Monday, August 10, 2009

How To Lose A Home In 10 Days...And The Reason I Blog

Just hire the wrong contractor, who will hire the wrong roofers. The list goes on. The pictures that I posted only show some of the damage. Picture what you see in every room. Most of the rooms are much, much worse. But I'll share more over time. This is part of my story, and only a peek inside the life I live. I don't have the luxury of spending time with my children without feeling the weight of the world on my shoulders. There are no carefree days, no matter how hard I try. I cannot forget. My anger has diminished, but I am overcome with stress and sorrow. I am lonely. We don't have free time to spend with friends and many friendships have been abandoned. Not intentionally. It is worse for my husband. He is still so angry. He doesn't deserve to be angry. He has helped more people in his life than most. He is a paramedic firefighter, he volunteered at the WTC site for two months, looking for signs of life and then recovering remains for loved ones. After Rita and Katrina, he left us for two months to help those displaced and those left with nearly destroyed homes. I long to see the creases from worry fade into smiles and carefree days.
I recently made a vow to get more personal on my blog. I have really enjoyed my followers and readers. I have enjoyed your entries and comments. I review lots of great stuff, and it is a wonderful escape. It takes my mind off the devastation I face every day. I have not been bought. I only write about products that live up to my standards. There are items that I have tried and you will not see them here. So while it seems all happy and everything is good, it really is. I will never write a false review or recommend anything I would not buy. But why would you believe me? You don't know me. I am going to make an effort to put myself out there and be judged. I have had my wake up call. I am a mommy. I want to be seen as a mommy. Not an ad.
I struggle. I'm not asking for pity. I am blessed. I have a beautiful family and will once again reclaim what was taken. In order for you to understand, I must start at the beginning. It all began on March 1, 2007. Around midnight to be exact. A raging storm brought destruction into the lives of many when an EF-2 tornado landed in our back yard. Neighbors witnessed the funnel cloud touch down on our sun room/screened-in porch. We were home at the time. My husband was asleep, dead to the world on Benadryl because he had an allergic reaction earlier in the day. Logan was lying in bed, wide awake, listening to the winds howl. Being a night owl, I was finishing up a good book in the tub. Lightning was popping and it felt eerie for some reason. As the storm grew worse, I decided to cut my "me time" a bit short. I threw on some comfy PJs and walked through the house. I checked on Logan, which I always do (at least several times!) and noticed he was wide awake. His eyes were so big with fear. I'll never forget...and neither will he. We heard the hail as soon as it started. It was pelting the sides of the house and I was sure the windows would shatter. I was clueless to the dangers...living in the southern tornado alley, I'll never make that mistake again. You think it will never happen to you, until it does. I rushed to wake my husband. He didn't budge until I jumped on him and shook him violently. I yelled at him and told him I was afraid. He was still pretty much asleep and told me to go back to bed. We joke about that now. I heard a horrible noise and looked out the front door. A huge three tier concrete fountain, my first Mother's Day gift, was gone. I screamed at my husband and told him it was no longer standing. I rushed to the back door only to find our enclosed porch also missing. And beyond that, the massive playset (Rainbow King Kong package 3, which was my husband's gift to the family after he spent 2 months away working with FEMA to help those in New Orleans after the hurricanes) was destroyed. About this time, my husband heard trees snapping and falling, which seemed to snap him out of his comatose state. I laid down with Logan while my husband checked things out. No damage inside. We were lucky. Outside was a different story, but we fared better than a few of our neighbors. Later we would find out that this tornado claimed several lives before reaching us. My heart and prayers still go out to those families. After we managed to shove the front door open, the first thing I noticed was the silence.. It was intense and very surreal. Flashlights in hand, we did a quick scan. We realized that aside from personal belongings, only our roofing, siding, a window, and our back sunroom needed replacing. Since my husband is a paramedic/firefighter, he immediately took off to help those in the community after making sure we were okay. A sheriff's deputy made rounds and I was still in shock as I stuttered that we were okay. Alone with my child, I tried calling my parents. They live less than 2 miles away. Unable to reach them, I feared the worst. Calling my grandmother (she lives next to my parents) at two o'clock in the morning, I found out they were all oblivious to our situation. She woke my parents (their phones were out) and my dad began the hour long journey to our house, driving around trees and power lines and other debris. My husband made it home late that afternoon.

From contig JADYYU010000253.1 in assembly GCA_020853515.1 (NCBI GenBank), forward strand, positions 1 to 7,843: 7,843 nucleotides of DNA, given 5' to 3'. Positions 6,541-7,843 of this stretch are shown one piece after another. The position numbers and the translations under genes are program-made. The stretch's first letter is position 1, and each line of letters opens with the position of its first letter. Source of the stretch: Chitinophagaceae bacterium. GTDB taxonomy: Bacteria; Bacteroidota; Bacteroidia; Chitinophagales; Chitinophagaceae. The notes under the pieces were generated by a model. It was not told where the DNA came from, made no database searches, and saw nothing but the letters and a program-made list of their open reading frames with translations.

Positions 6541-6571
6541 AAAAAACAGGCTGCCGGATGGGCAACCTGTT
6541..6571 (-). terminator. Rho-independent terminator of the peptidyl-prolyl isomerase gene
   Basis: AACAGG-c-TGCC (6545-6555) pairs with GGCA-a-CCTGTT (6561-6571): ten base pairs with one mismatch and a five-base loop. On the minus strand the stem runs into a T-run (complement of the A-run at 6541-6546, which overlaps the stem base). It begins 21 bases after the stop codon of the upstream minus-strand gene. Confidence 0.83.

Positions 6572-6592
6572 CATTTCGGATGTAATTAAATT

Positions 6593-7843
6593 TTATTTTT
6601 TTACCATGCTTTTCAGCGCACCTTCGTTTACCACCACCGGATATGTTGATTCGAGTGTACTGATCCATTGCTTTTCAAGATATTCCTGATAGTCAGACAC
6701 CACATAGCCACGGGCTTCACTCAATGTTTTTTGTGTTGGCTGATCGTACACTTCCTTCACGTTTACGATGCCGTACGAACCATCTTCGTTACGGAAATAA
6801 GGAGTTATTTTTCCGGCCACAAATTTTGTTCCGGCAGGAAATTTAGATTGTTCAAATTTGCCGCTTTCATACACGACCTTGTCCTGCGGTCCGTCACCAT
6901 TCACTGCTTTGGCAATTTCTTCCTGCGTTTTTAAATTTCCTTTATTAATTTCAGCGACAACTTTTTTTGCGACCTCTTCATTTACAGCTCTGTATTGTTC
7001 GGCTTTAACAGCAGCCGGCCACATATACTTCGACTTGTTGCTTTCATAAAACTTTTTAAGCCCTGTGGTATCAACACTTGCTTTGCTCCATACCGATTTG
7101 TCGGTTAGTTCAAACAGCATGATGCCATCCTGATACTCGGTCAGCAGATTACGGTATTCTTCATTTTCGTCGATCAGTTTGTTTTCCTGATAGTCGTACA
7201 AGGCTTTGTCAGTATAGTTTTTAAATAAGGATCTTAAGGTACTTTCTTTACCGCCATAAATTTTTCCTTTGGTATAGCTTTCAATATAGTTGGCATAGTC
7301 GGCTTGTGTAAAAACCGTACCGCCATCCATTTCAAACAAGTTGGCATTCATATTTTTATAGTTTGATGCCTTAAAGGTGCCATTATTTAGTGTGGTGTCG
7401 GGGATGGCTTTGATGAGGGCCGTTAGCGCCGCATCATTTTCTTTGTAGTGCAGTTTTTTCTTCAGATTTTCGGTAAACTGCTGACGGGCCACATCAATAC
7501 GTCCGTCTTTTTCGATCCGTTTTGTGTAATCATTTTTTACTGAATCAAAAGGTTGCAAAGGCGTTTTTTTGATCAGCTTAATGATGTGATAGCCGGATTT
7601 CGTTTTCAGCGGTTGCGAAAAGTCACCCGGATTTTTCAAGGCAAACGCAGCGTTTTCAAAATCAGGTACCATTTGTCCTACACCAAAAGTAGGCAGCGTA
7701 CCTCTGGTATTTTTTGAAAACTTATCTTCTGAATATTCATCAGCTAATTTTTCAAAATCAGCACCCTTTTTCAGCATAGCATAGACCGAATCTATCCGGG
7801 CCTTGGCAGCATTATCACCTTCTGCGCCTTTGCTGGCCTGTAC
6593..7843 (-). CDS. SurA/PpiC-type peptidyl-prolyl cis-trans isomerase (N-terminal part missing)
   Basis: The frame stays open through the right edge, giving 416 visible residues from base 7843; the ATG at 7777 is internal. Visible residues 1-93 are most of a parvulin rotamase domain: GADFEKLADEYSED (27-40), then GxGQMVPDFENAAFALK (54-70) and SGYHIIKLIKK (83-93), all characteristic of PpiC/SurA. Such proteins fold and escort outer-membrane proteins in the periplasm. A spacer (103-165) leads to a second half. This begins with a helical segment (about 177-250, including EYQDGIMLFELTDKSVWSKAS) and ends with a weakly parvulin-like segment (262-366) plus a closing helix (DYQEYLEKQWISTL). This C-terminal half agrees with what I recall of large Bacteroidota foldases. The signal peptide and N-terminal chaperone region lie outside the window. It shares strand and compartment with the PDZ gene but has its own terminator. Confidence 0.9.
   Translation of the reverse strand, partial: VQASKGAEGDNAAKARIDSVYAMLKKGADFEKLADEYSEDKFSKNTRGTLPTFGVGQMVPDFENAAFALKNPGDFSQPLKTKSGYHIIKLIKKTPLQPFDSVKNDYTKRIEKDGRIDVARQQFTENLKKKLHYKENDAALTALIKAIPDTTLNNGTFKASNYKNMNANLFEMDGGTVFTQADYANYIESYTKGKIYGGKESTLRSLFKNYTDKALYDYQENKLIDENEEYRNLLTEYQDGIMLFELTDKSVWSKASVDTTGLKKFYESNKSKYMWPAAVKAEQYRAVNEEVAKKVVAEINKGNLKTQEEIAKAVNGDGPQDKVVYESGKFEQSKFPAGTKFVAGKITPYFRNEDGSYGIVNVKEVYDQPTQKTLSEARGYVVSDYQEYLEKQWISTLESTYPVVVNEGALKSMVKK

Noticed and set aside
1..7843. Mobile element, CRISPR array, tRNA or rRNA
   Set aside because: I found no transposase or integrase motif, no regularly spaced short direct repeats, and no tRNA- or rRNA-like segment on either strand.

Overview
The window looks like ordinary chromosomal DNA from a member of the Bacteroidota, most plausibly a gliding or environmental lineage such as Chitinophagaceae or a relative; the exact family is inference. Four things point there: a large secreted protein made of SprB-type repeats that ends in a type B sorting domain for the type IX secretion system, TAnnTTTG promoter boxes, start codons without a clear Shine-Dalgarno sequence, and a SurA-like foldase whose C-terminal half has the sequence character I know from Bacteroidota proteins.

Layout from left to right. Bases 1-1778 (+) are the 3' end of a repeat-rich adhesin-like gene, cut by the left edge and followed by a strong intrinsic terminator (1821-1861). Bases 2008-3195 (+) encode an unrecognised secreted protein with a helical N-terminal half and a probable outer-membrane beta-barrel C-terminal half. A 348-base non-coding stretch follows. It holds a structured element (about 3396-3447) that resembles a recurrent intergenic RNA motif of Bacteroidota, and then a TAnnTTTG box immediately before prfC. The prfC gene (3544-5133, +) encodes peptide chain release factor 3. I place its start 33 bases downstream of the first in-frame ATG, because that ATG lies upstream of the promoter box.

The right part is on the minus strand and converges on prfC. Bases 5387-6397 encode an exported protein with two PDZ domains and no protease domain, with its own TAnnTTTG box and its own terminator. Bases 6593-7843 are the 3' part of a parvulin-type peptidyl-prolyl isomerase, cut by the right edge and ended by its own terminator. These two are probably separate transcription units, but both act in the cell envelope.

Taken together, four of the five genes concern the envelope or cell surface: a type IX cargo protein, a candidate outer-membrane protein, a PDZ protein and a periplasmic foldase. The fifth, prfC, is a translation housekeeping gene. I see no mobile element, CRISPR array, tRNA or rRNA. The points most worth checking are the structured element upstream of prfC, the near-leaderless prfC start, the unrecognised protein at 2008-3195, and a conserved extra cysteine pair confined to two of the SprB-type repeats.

You always see the Red Cross on TV, but you never think you will need them. Over the next few days, they delivered water and meals. It took several days for power to return, but we stayed home anyway. Late one night we heard a knock on the door. Our road was closed and we were a bit surprised. We could not find the culprit, and later we heard that looters were knocking on doors. If you didn't answer or turn on a flashlight, they were breaking into homes and taking what they could. We live in a very rural area and I never expected anything like that to happen. I guess it happens everywhere.